Ordnance Survey large scale Scottish town plans, 1847-1895

ARBROATH (surveyed in 1858)

 


Introduction

The town of Arbroath is located on the Angus coast in north-east Scotland, bounded by the North Sea (then called 'the German Ocean'). Originally called Aberbrothock, its contracted Pictish-Gaelic name means 'mouth of the boiling water', with the Brothock being a burn that flows through the town. The town was declared a royal burgh by William the Lion in or around 1186, although this cannot be established for certain. However, James VI of Scotland confirmed its royal privileges in 1599. Arbroath Abbey is famous as the place where the Declaration of Independence was signed in 1320. Traditionally a fishing and market town, its population in the census of 1831 was 6,600, increasing to 10,030 in 1851.

 

Town Planning

As with many Scottish town and cities, the centre of Arbroath has been built around the twelfth century Abbey, the town's oldest building and religious heart. The town house, containing a courtroom, a large elegant hall and council meeting rooms, was built in 1806. The police station and jail, located to the west of the town house, was built in 1842, while the costly trades' hall was constructed in 1814. One of Arbroath's most famous landmarks is the Bell Rock Lighthouse, which is located 11 miles from the town. Completed in 1811, the lighthouse is considered to be the finest example of the work of Robert Stevenson, an ancestor of the famous writer, Robert Louis Stevenson.

 

Trade and Industry

The water-power provided by the fast-flowing Brothock Burn led to the establishment of traditional 19th century industries such as bleaching, spinning, weaving and flax-dressing. The town's ancient harbour has also provided the townspeople (known as 'Lichties') with employment, mostly in the fishing and shipbuilding industries. In addition to its three iron foundries, the town also contained a leather manufacturer, which made a vast range of products, including equestrian equipment. A weekly market highlights Arbroath's close proximity to rural areas, with hiring fairs formerly being held at certain times during the farming year. The town is also famous for its 'smokies', which are gutted and dry-salted haddock hung out to dry in the hot smoke of oak chips.

 

Hinterland

The parish of St. Vigeans lies to the north of Arbroath, while the parish of Arbirlot lies to the south and west of the town. The Mearns region is located to the north-east of the town, and this rich agricultural area would have provided the produce for Arbroath's weekly market. The picturesque fishing village of Auchmithie also lies just north of Arbroath, immediately beside the town's famous caves and cliffs, 'The Deil's Heid' and 'Meg's Crag', at Carlingheugh Bay.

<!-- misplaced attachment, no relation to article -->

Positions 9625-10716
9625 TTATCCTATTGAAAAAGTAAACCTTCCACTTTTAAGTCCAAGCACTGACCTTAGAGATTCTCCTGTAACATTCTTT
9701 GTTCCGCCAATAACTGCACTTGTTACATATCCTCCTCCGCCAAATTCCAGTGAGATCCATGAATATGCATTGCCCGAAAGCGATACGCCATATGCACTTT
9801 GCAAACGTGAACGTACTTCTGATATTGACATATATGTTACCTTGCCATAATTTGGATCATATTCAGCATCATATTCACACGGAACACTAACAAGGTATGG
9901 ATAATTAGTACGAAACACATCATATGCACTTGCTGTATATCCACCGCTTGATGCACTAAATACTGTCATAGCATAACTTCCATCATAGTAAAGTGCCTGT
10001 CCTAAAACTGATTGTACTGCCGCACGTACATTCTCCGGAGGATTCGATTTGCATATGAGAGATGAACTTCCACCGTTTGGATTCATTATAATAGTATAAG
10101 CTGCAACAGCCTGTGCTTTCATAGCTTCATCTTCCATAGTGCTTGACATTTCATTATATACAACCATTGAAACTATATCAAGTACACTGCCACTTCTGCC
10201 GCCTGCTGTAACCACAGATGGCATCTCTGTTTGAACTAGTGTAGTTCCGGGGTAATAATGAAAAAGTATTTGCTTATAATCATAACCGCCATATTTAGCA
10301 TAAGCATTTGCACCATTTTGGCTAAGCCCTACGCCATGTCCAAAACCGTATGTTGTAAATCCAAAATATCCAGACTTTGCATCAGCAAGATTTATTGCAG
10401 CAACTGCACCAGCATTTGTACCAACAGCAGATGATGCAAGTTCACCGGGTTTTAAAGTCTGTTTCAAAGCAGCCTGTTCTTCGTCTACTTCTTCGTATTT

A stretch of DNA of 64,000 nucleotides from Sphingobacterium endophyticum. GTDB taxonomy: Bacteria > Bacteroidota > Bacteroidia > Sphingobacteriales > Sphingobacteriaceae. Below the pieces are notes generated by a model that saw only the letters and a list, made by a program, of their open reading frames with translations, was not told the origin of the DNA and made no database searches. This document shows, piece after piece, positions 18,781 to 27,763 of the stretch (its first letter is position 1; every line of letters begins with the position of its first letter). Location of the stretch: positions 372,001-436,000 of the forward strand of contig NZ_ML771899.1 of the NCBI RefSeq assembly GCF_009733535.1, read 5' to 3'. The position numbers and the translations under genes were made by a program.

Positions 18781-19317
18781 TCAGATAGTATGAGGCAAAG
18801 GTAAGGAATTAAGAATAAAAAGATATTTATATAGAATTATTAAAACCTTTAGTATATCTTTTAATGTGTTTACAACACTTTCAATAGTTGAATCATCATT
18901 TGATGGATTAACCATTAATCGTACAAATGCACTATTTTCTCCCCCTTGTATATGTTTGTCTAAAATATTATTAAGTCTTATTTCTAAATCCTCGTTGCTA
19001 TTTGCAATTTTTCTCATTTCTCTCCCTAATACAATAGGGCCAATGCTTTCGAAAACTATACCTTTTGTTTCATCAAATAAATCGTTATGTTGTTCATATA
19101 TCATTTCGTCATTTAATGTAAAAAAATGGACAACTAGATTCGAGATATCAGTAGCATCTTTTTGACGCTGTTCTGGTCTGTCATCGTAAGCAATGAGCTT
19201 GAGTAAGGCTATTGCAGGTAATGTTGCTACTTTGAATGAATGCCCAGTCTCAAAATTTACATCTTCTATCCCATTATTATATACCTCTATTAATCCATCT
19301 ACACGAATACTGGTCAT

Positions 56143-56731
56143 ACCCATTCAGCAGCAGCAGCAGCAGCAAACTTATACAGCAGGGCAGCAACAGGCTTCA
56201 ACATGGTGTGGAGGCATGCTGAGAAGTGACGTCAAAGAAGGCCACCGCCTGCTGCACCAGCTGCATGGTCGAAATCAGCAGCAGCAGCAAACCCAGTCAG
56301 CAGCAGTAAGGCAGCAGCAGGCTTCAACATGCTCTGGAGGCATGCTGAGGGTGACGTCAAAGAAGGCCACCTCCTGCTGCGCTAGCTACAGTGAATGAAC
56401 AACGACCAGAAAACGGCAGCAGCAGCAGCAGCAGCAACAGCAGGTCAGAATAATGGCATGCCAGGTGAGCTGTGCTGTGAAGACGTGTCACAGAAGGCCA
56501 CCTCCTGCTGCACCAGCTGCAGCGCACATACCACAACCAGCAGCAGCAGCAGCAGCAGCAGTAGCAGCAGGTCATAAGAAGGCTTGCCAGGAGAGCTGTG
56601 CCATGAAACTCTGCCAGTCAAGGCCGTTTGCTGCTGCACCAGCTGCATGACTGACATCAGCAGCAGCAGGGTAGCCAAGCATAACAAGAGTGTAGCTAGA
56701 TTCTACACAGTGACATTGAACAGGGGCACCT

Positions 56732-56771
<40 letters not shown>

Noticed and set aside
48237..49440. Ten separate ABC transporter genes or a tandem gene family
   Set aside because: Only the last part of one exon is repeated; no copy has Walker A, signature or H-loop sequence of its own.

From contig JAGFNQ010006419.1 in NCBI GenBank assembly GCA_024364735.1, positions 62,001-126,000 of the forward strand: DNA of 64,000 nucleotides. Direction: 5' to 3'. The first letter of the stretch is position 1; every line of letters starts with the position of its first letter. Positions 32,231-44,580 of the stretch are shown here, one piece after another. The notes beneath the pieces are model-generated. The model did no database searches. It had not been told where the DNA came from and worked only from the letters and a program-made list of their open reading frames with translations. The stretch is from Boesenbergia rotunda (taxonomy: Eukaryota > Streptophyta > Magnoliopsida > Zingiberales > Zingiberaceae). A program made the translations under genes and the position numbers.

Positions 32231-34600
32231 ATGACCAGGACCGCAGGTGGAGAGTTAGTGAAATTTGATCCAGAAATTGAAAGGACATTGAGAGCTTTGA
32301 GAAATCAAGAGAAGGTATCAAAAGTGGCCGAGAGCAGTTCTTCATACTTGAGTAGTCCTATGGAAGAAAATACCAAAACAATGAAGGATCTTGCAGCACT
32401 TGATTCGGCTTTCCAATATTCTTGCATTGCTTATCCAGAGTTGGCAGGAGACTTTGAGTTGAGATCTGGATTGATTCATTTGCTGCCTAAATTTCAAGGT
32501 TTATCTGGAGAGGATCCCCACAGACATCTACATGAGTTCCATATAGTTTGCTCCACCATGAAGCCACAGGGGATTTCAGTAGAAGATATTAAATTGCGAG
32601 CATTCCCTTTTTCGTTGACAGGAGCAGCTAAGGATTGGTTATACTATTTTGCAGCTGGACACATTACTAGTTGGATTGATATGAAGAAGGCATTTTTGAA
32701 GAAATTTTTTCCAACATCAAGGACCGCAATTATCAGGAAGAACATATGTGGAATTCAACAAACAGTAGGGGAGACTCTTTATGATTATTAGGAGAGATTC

Religious Life

The Arbroath Parish Church, built in 1791, was the seat of the presbytery in the synod of Angus and Mearns. The diversity of religious belief is highlighted by the number of different churches that appear in Wilson's Imperial Gazetteer of Scotland (1857). Wilson records that, in 1857, the town housed two Free Churches, three United Presbyterian Churches, an Episcopalian Chapel, an Independent Chapel, a Baptist meeting-house, a Methodist Chapel, a Berean meeting-house and a Roman Catholic Chapel.

 

Culture and Society

Arbroath Academy, built in 1821, is probably the most famous educational establishment in the town. A public subscription library was formed in 1797, which was complemented by the setting up of a Mechanics' Institute. There was also a museum owned by the Natural History, Antiquarian and Scientific Society, which was open to the public every Saturday. Another museum is located in the Bell Rock Signal Tower building, which overlooks the harbour. Arbroath Cricket Club was another famous society that was established during the Victorian era. A weekly newspaper, the Arbroath Guide (now known as the Arbroath Herald), was published every Saturday.

 

 

 

 

Groome, Francis H. (ed.), 1894-5. The Ordnance Gazetteer of Scotland; a survey of Scottish topography, statistical, biographical, and historical, 2nd ed., (London: William Mackenzie)

 

Mackay, George, 2000. Scottish Place Names (New Lanark: Lomond)

 

Smith, Robert, 2001. The Making of Scotland: a comprehensive guide to the growth of its cities, towns and villages (Edinburgh: Canongate)

 

Wilson, Rev. John Marius (ed.), 1857. The Imperial Gazetteer of Scotland or Dictionary of Scottish Topography (Edinburgh: A. Fullarton & Co.)

 

Edina Website Online Statistical Accounts of Scotland - http://edina.ac.uk/statacc/